Gobbler Rx: 3 Tips From the Wild Turkey Doc
Sick of being bested by tough toms? Turkey biologist Mike Chamberlain has the cures
When Mike Chamberlain isn’t hunting turkeys, he’s studying them. Known to hunters by his Instagram handle wildturkeydoc, Chamberlain leads the University of Georgia’s Wild Turkey Lab. Since writing his dissertation on turkeys and predation, Chamberlain has studied the birds for 28 years. What he has learned about turkeys has made him a better hunter, and it can help you, too. I caught up with him three-quarters of the way through his 2021 Grand Slam to ask him for some hunting advice. Here’s the wild turkey doc’s prescription for spring success, in the form of three hunting tips you can put to use right now.
Tip #1: Be more patient, and you’ll tag more turkeys.
Just because a turkey doesn’t come to your calls doesn’t mean you can’t kill it, says Chamberlain. You probably just need to wait a while. “The biggest lesson I’ve learned from tracking turkeys is that hunters need to be a lot more patient than they would like to be. Turkeys wake up with an agenda. They have places to go, and they may not come running to check out your call.” But, he says, the turkey that ignores you in the morning often comes back three or four hours later. It doesn’t come back to the general area where it heard the sound, either. It comes back to the exact spot. “Turkeys hear differently than we do, and they have a phenomenal ability to determine exactly where a sound came from,” says Chamberlain. “We have recorded multiple instances where an hour or two after a hunter left, the tom they were calling to came back to within 10 meters of the tree where the hunter had been sitting.”
“If you don’t have a better option, stay put,” says Chamberlain. “If you can sit for three or four hours, there’s a good chance that turkey will come back.” If you can’t, try returning to a spot where you know a gobbler heard you calling.
Tip #2: It really pays to find less-pressured turkeys.
Hunting depresses gobbling activity. “Turkeys don’t gobble as much on the ground as they used to,” says Chamberlain. “Seventy percent of gobbling takes place on the roost or in the hour associated with it. We may be killing just the most aggressive, vocal turkeys.”
What Chamberlain knows for sure is that the presence of hunters in the woods has a quieting effect. “We have study areas where hunting isn’t allowed,” he says, “and those undisturbed birds gobble all spring long, the way turkeys are supposed to.”
It’s bad enough that turkeys gobble less when they’re hunted, but their reactions to encountering people can make hunting even harder. “When some public-land turkeys get bumped by a hunter, they head straight to private land and stay there until after the season. They aren’t running away blindly, either, they make a beeline. Other birds will stay on the public area but move up to a mile when they’re bumped. Some hunker down and deal with the pressure. They are all different.”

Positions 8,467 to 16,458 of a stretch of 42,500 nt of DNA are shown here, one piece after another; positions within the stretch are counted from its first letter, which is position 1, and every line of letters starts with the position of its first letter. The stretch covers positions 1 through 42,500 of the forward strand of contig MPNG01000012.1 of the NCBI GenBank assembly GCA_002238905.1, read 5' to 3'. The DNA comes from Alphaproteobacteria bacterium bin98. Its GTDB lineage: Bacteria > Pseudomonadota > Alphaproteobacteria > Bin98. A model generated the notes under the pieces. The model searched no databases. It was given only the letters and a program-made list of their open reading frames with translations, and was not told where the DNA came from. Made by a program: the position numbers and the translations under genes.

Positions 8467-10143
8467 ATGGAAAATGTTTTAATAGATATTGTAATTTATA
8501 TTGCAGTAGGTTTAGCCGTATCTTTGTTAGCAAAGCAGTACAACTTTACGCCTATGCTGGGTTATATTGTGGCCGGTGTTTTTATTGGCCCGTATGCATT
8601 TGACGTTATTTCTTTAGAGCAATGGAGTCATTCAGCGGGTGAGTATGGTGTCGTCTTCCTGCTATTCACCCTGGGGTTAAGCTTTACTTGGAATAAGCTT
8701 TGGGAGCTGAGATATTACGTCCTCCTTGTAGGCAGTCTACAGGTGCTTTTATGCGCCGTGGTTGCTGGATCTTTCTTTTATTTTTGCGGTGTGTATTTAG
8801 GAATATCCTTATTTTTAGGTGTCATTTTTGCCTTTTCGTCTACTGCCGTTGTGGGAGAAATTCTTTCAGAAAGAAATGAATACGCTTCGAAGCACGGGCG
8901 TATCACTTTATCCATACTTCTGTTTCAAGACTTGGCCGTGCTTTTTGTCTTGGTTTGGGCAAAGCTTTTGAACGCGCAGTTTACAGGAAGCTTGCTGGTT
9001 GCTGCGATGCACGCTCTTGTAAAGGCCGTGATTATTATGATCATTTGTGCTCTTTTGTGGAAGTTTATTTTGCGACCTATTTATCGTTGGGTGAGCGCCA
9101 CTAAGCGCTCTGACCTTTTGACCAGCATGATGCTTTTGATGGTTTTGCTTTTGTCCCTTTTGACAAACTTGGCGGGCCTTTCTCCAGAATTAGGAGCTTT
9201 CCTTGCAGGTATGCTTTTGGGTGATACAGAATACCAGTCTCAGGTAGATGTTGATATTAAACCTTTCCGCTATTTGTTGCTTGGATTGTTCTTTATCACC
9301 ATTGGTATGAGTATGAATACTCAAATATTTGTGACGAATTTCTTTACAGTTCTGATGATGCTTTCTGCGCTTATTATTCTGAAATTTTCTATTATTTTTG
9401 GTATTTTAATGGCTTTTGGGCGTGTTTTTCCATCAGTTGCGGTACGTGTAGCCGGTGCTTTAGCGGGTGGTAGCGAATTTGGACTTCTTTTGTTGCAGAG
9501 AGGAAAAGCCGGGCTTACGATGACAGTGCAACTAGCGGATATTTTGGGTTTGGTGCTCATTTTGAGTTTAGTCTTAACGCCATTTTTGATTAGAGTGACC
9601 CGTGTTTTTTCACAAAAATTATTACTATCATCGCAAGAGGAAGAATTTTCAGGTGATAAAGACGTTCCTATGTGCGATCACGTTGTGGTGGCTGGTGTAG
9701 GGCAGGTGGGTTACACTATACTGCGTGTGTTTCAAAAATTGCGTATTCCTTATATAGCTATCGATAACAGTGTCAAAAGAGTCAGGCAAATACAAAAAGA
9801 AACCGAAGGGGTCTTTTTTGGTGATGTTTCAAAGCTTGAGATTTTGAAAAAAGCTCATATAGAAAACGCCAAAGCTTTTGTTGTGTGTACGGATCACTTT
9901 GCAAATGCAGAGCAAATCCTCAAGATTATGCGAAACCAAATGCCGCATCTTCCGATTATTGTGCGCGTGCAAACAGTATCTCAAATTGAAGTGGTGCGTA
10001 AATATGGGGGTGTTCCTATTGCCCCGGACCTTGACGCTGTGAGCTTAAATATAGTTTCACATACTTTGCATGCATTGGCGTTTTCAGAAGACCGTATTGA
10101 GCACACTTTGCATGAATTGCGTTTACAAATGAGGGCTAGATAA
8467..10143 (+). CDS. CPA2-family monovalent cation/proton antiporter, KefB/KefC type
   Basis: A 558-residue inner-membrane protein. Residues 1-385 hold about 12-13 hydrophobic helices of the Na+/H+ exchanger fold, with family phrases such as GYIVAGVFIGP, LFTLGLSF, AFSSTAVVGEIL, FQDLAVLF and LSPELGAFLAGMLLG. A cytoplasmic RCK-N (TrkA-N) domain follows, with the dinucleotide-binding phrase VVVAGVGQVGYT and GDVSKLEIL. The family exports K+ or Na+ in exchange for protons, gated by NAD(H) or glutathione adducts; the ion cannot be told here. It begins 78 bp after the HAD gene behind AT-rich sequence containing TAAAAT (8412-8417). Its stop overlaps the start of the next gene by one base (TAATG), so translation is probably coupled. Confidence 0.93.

But, says Chamberlalin, lots of turkeys never encounter hunters at all. The trick is getting off the beaten path to find them. In one of his study areas where he was able to track hunters as well as turkeys, he found that on average hunters never strayed more than 100 yards from a road or access path, and nearly 40 percent of recorded hunter locations were less than 30 yards from a road. Forty percent of the area went completely unvisited by hunters. “Parts of that area were difficult to access,” he says, “but as hunters, we get in the habit of walking trails, and if we don’t hear a bird, we keep going.”
Get away from the roads to find less pressured toms, and don’t assume there aren’t birds around just because they aren’t gobbling.
Tip #3: Tone down your calling, both in volume and frequency.
“From what I have learned about turkey’s hearing, I think most of us call too much and too loud. As soon as you call one time, that turkey knows exactly where you are,” says Chamberlain. “The only way you can call too little is not to call at all. I am more worried about calling too much.”
More calling can sound unnatural, as hens don’t usually stand in one spot and call and call and call. Chamberlain admits that like any other hunter, he likes to hear himself call, and he’s found that reducing the frequency of his calling is hard. “I’ve tried to cut my calling in half by making myself wait at least 15 minutes between calls. I’ll set my phone on the ground, and when I can’t stand it any longer, I’ll tap the phone to see if it has been 15 minutes. Usually it’s about 7,” he says.
The old timer’s advice to yelp three times and shut up still holds. “Those old time turkey hunters don’t get enough credit for a lot of things today,” says Chamberlain. “They were patient and they didn’t overcall.” It also worked, and the same calling approach can improve your success, too.